Shlomo Sand (also transliterated as Zand) was born in Linz (Austria) in 1946, and arrived in Israel in 1948. He is a professor of History in Tel Aviv university.
Zand's father, born in Lodz in 1910, was a communist. In December 1939, his parents fled to Soviet-occupied eastern Poland, after his father had seen some drunken German soldiers hang three Jews in the centre of Lodz. They spent the war in Uzbezistan and returned to Poland in 1945.
Sand spent the first two years of his life in a displaced persons camp near Munich—his parents were Polish Jewish Communists who had survived the Holocaust. He and his family arrived in Jaffa in 1948; in a 2004 interview, Sand commented:
I wouldn't say that the bed was still warm, but it is by now obvious that that flat had been left, or that it had been forcefully left, by Palestinian refugees who most probably live in Gaza today.After fighting in the 1967 war, he left the Moscow-oriented Israeli Communist Party and joined Matzpen. In the mid-70s he went to Paris, earning his PhD, on Georges Sorel and Marx, from the École des Hautes Études en Sciences Sociales.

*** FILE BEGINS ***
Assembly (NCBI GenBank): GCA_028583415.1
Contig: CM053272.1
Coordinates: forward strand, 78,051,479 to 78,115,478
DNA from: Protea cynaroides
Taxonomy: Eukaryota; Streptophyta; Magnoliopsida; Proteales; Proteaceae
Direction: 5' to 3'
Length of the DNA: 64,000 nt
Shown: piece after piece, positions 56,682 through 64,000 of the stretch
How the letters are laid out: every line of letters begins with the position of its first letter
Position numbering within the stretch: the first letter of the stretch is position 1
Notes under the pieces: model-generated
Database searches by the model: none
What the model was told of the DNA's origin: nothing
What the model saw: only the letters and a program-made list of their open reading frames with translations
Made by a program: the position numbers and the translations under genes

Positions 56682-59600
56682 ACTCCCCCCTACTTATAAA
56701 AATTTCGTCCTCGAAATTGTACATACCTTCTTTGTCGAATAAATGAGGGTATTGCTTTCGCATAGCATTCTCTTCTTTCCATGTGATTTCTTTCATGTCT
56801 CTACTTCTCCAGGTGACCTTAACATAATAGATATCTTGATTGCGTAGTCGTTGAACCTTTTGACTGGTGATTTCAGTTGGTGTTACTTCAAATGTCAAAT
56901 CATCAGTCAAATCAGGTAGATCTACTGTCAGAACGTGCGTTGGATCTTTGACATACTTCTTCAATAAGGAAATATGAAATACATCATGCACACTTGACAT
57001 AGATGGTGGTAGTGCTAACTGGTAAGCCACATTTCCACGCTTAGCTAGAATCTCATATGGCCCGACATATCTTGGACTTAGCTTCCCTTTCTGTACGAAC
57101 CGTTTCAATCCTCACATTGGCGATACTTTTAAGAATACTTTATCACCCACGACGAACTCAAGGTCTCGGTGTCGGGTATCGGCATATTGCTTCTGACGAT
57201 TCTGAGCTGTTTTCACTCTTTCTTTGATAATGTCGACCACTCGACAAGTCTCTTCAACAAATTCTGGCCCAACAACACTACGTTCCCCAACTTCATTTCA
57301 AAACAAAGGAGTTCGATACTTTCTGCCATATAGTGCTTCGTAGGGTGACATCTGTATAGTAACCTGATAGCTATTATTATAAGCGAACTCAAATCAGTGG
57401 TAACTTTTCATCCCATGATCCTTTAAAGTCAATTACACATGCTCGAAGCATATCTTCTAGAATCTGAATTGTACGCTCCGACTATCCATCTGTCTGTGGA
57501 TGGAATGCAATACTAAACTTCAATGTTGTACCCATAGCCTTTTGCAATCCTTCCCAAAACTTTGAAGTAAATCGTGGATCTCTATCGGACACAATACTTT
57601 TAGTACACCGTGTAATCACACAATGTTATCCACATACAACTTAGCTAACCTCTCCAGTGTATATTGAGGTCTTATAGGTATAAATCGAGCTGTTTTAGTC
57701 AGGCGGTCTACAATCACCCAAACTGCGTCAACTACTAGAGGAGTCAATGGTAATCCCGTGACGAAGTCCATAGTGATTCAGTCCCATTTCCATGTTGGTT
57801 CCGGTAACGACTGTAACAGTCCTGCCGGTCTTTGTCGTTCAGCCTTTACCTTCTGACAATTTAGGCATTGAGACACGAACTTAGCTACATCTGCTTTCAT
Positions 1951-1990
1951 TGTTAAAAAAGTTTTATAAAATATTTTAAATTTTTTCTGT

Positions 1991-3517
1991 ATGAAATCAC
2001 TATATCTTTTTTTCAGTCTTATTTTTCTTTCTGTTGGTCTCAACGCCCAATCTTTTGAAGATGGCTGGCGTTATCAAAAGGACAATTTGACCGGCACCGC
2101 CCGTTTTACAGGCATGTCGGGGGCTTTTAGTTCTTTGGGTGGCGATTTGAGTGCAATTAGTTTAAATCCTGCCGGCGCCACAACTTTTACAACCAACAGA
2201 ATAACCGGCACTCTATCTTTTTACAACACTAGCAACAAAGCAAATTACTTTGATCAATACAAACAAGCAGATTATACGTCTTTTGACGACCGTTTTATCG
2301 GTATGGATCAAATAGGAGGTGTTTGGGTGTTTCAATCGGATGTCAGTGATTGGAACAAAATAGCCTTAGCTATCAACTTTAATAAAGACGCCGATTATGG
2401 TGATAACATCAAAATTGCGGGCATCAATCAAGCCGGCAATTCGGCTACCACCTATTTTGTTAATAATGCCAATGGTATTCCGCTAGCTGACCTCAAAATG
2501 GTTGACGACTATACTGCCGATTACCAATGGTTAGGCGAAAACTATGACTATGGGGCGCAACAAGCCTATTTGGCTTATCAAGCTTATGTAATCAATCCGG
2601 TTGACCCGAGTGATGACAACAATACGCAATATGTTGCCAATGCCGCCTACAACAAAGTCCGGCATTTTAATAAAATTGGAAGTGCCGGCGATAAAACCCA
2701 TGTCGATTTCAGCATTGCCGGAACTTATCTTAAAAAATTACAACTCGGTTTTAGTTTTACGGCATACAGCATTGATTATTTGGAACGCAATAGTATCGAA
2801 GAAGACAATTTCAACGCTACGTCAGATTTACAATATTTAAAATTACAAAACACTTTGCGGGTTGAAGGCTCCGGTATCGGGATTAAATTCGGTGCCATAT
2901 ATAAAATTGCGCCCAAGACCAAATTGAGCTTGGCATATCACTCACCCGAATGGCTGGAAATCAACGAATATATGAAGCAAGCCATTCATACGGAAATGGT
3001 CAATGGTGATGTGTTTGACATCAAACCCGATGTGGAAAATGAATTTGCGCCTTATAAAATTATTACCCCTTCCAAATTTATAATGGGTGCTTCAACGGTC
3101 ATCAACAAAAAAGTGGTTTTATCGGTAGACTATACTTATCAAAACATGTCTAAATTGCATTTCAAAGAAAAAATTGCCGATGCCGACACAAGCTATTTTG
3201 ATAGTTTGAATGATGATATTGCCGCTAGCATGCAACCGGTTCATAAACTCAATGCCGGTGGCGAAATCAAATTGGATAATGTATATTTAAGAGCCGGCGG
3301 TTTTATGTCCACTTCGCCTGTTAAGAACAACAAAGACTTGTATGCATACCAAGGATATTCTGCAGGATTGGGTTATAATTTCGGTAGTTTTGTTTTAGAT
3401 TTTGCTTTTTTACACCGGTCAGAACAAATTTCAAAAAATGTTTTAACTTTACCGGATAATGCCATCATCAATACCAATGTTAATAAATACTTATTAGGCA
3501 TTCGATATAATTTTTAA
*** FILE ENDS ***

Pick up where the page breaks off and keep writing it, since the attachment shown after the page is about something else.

He is no stranger to controversy and confrontation. In 1983 he took part in a heated exchange over Zeev Sternhell’s Ni droite, ni gauche: l’idéologie fasciste en France, and later drew the ire of Claude Lanzmann with his 2002 book in Hebrew, Film as History, in which he not only passed scathing judgement on Lanzmann’s Shoah, but also revealed that the film had been secretly funded by the Israeli government.
Shlomo Sand signed the Zochrot petition asking that the directors of his employing institution, Tel Aviv University, give expression, in the form of a sign, to the history of Sheikh Muwanis, the Palestinian village on whose land the institution was built.